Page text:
Chapter I. Introduction
- Simon Gray, and Philippe Karam
- Published Date:
- May 2013
This paper represents a collection of topics on monetary policy and its implementation, including liquidity management, discussed at two seminars, held jointly between the IMF Middle East Center for Economics and Finance (CEF) and the IMF Monetary and Capital Markets Department (MCM) in Kuwait during the fall of 2011 and 2012. It embodies the seminar proceedings in its main, but the structure which draws on numerous practical applications in the Middle East and North Africa (MENA) countries will make for a useful handbook guiding policymakers in the implementation of monetary policy through an operational framework and the use of the latter in support of liquidity management and market development. The need for CBs to adapt their operational frameworks, in the face of the global financial crisis, and introduce ways to handle pressures from newly rising risks and challenges is also emphasized, including in support of financial stability and the relevant design incentive structures in the financial system. The handbook concludes with three country case studies (contributions by seminar participants) that underline the concepts and methodologies presented during the seminar, while focusing on the more recent and challenging operational issues facing their own country.
The paper starts with a detailed review of the region’s monetary regimes, which serves as a precursor to a focus on the monetary operational framework in the remainder of the paper, including: the monetary transmission mechanisms and the underlying channels in conducting monetary policy (assessing their strength and relevance); expansion of the monetary policy framework in promoting financial stability (alongside the primary price stability objective); the stance of monetary policy in the years 2009–12 following the fallout from the global financial crisis (split into oil-exporter (OX) and oil-importer (OM) countries for a more adept analysis) with an emphasis on challenges and solutions sought while working toward a broader medium-term objective which highlights the need for a consistent interaction of macro policies.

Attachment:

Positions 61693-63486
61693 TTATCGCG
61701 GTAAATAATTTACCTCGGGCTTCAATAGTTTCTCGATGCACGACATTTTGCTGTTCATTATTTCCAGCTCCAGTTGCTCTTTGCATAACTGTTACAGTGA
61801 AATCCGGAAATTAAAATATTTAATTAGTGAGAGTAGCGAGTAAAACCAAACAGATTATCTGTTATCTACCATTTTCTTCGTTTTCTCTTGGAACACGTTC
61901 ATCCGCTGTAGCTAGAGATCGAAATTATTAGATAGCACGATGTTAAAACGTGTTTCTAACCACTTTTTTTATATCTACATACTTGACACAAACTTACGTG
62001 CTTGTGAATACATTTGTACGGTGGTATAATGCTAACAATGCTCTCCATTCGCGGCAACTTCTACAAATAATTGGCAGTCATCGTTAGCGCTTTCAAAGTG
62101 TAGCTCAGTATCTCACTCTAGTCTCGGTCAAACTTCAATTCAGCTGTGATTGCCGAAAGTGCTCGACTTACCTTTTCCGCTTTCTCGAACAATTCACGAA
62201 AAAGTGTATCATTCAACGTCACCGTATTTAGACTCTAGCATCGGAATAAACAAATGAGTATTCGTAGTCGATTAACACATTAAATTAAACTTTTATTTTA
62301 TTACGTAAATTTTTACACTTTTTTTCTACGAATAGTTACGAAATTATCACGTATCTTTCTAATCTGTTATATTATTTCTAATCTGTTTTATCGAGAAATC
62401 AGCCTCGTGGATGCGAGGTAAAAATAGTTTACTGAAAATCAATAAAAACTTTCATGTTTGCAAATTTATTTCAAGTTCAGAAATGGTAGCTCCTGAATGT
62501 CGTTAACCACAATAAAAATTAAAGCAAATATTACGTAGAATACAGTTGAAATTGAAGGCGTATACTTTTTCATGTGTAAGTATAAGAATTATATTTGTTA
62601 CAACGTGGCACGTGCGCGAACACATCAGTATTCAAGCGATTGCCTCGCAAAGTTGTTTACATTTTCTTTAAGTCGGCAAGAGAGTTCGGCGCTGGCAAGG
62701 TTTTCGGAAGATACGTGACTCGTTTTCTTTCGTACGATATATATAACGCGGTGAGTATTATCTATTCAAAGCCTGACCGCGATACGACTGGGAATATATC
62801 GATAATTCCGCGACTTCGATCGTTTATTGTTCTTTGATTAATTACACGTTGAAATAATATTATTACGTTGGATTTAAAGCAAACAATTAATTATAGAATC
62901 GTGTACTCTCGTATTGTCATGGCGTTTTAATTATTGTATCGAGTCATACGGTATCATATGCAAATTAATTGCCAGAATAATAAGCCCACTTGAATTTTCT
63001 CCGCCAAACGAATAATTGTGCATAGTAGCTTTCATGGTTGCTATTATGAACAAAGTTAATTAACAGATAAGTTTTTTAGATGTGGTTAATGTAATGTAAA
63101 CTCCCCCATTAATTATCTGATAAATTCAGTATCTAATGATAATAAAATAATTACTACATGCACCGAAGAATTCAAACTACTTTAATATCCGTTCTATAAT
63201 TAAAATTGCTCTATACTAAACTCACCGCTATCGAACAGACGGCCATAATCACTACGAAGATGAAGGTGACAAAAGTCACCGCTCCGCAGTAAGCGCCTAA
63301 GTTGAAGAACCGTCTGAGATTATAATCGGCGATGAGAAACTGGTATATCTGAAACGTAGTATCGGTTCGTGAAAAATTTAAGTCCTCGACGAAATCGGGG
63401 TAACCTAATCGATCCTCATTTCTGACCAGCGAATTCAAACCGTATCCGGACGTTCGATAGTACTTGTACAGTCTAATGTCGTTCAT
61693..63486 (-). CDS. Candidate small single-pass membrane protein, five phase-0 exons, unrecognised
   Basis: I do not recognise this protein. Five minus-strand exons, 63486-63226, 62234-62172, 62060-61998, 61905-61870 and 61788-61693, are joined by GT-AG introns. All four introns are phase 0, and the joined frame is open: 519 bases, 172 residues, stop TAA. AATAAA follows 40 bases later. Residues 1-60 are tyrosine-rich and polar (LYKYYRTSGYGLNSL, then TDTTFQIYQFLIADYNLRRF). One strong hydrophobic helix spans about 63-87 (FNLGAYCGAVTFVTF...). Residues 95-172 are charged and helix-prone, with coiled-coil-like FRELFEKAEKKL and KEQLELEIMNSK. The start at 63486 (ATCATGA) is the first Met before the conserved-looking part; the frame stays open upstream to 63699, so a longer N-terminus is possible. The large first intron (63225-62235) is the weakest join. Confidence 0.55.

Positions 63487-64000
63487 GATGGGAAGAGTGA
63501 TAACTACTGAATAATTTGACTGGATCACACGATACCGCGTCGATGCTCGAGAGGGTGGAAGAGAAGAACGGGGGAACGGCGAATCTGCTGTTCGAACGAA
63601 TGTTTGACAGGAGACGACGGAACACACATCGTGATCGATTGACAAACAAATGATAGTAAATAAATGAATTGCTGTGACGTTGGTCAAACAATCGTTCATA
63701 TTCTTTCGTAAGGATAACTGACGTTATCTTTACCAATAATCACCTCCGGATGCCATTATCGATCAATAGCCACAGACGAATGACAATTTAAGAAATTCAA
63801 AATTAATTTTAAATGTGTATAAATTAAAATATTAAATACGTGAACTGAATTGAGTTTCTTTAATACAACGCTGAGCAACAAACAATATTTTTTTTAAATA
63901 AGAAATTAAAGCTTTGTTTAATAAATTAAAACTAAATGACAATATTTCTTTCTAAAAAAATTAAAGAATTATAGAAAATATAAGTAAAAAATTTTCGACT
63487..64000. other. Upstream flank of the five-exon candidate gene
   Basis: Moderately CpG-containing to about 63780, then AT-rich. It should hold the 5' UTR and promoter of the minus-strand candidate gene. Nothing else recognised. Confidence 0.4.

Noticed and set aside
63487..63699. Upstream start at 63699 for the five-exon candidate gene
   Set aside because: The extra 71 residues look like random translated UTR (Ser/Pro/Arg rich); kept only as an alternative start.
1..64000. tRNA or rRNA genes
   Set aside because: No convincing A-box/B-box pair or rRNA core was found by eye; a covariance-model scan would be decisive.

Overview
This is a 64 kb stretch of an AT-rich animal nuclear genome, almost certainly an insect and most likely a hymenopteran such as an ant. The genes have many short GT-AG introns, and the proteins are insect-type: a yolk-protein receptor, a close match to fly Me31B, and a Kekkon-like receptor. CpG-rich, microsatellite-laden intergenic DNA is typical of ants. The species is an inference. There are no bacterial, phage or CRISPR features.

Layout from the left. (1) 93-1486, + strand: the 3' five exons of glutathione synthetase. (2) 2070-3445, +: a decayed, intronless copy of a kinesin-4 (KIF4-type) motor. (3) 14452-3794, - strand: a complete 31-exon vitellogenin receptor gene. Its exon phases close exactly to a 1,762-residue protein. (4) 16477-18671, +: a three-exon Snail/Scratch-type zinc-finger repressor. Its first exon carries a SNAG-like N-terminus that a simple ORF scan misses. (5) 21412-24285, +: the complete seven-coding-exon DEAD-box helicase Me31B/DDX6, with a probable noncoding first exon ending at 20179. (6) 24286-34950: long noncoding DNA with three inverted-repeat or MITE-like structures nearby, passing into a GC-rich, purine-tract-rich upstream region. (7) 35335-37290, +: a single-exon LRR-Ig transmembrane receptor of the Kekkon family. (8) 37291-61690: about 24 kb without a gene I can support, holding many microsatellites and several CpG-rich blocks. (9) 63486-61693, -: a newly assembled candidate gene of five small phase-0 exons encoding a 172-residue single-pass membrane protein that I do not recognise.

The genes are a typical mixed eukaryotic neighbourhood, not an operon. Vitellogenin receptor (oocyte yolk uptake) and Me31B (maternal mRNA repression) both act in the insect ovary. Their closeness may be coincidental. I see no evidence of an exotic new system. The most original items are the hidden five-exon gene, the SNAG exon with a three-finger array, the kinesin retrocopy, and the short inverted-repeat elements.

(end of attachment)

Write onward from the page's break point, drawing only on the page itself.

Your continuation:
The section on monetary policy implementation focuses in particular on the factors determining the width for policy interest rate corridors. Even CBs operating a fully-credible fixed exchange rate regime need to consider how best to manage liquidity (reserve money balances at the CB) within the financial system and, ideally, promote market development with appropriate incentives. This section discusses operational differences between corridor systems which target market rates around the middle of the corridor, and those which leave rates to trade near the floor, with different consequences for monetary transmission and market development. In view of the structural excess liquidity in most of the countries represented, this section also discusses the causes of surplus liquidity and whether banks can, or should, use this to increase lending to their customers.